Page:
Cadia Hill, Copper, Gold, Newcrest, Newmont, News, Takeover bids

What does the Newmont takeover mean for the Aussie gold industry?

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With the Newmont takeover of Australian gold miner Newcrest now given the green light by the board, Australia’s gold landscape is set to change forever.

Newcrest has a strong portfolio of assets which the US gold giant is evidently keen to get its hands on, such as the Brucejack gold and silver mine in Canada, the Lihir gold mine in PNG, Cadia Hill in NSW, and the Telfer mine in WA – both among Australia’s largest gold mining operations.

Newmont already owns the Boddington mine in WA and the Tanami mine in the NT, so the takeover will put the company in control of four out of six of Australia’s largest gold mines.

But industry experts from the Australian Financial Review (AFR) are speculating that not all of Newcrest’s assets will make the cut, and will be divested before the dust settles.

Newmont chief executive officer Tom Palmer told AFR that he considers only two of Newcrest’s assets “tier one”, which are Cadia Hill and Lihir.

“Those assets are tier one, world-class by any measure. So, they are firmly in the portfolio,” he told AFR. 

When the ink dries, this will give Newmont a portfolio of ten tier one assets.

Palmer also showed a keen interest in Newcrest’s Canadian assets, Brucejack and Red Chris, which are located nearby its own Saddle North project. Palmer called this combination of gold assets a “golden triangle”.

“I would call the golden triangle a tier one district,” he said.

That’s not to say that all everything else faces divestment, but it seems that Newmont will be considering its new assets very carefully.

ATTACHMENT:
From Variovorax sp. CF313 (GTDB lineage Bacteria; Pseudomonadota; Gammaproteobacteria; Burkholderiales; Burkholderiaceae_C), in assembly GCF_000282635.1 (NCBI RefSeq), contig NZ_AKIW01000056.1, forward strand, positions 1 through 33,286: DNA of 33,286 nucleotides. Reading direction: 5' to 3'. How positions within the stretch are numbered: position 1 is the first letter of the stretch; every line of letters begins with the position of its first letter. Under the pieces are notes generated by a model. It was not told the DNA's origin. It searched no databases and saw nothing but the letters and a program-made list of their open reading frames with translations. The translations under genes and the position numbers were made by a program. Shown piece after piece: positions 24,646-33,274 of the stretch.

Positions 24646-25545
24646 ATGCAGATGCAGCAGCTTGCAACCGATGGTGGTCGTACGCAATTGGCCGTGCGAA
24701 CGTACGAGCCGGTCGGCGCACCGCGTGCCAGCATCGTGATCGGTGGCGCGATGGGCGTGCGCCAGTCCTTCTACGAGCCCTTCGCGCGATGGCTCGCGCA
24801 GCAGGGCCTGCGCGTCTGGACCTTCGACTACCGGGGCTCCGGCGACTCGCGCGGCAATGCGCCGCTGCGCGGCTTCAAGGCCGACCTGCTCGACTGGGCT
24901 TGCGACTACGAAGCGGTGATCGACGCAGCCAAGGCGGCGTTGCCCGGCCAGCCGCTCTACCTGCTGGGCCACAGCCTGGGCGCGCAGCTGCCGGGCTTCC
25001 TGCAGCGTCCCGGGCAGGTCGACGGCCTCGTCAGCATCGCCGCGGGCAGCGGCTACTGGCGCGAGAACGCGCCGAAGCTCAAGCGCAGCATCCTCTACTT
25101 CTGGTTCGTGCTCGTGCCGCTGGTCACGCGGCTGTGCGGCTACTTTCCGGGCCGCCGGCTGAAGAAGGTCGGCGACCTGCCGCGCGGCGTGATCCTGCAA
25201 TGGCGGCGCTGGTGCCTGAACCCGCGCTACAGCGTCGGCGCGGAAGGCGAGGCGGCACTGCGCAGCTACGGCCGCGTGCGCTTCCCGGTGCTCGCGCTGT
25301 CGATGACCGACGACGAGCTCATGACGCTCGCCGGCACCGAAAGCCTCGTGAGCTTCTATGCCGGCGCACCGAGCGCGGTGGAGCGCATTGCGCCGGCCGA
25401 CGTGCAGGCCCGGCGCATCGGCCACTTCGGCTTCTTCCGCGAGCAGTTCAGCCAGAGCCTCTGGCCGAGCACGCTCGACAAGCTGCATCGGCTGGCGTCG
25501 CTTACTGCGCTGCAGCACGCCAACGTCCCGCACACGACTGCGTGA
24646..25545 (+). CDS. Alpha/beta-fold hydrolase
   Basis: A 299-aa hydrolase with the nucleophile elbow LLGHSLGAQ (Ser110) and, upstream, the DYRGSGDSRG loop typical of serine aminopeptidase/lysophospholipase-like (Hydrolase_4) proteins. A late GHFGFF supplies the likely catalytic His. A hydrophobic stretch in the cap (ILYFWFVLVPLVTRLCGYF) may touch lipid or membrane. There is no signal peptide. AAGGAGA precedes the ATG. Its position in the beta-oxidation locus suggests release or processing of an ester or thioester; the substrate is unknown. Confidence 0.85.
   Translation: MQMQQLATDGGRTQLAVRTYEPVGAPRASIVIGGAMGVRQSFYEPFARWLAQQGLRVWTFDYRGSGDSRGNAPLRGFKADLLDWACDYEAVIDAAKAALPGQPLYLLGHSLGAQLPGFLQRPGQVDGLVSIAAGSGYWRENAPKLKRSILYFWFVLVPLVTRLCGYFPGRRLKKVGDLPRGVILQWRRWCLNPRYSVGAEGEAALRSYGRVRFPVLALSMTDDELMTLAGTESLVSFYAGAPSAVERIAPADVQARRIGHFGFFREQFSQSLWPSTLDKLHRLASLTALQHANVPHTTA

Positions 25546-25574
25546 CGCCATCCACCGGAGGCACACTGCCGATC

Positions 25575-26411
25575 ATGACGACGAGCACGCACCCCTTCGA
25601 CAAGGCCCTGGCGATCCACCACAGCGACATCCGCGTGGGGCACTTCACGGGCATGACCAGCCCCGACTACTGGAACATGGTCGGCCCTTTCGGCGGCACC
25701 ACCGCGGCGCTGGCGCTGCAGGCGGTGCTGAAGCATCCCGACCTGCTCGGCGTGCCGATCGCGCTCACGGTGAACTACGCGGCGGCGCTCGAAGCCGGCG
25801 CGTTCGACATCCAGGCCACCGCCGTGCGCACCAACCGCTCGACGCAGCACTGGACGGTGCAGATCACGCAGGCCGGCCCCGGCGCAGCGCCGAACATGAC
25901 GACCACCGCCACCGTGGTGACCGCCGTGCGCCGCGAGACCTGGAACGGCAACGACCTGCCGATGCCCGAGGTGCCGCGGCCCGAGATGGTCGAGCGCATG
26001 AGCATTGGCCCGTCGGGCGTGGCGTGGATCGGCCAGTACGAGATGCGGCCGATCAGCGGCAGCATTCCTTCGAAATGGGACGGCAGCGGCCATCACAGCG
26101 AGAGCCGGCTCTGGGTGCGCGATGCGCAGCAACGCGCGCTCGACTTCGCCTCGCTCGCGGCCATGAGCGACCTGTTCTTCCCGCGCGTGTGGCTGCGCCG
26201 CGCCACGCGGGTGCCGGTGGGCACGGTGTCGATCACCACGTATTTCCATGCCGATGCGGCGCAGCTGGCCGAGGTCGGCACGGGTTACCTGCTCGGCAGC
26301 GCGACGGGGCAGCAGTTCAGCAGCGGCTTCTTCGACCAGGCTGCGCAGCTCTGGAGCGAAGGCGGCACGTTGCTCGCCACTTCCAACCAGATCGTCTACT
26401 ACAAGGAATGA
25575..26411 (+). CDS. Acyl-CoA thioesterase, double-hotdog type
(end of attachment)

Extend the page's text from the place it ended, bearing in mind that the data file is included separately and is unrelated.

“We are certainly looking for value over volume,” he said.

“So as we work our way through understanding the portfolio, we will be making judgements about what our go-forward portfolio is.”

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Newcrest’s Cadia Hill is the second largest gold mine in the country.

If shareholders vote in favour of the Newmont takeover, foreign ownership of Australian gold assets will rise above the 50 per cent line, industry analysts from Surbiton Associates have revealed.

“In the early 2000s, the control of the Australian gold industry stood at 80 per cent,” Surbiton managing director Sandra Close said.

“It dropped to just under 30 per cent Australian control as overseas gold companies bought up Australian operations, and it was when the Aussie dollar was down around 50 (US) cents, so it was pretty cheap for them to buy the operations.

“Over time a lot of those operations were sold, so we’re currently looking at 60 per cent Australian control in the gold industry.

“But the recent announcement with Newmont and Newcrest, and we’ll be watching that closely, if that did go ahead it would mean Australian control would fall just below 50 per cent again.

“Whether we’d see yet another round of acquisitions as we did in the early 2000s is a pretty interesting question.”

The spot price of gold is currently trading at US$2015.60 per ounce.

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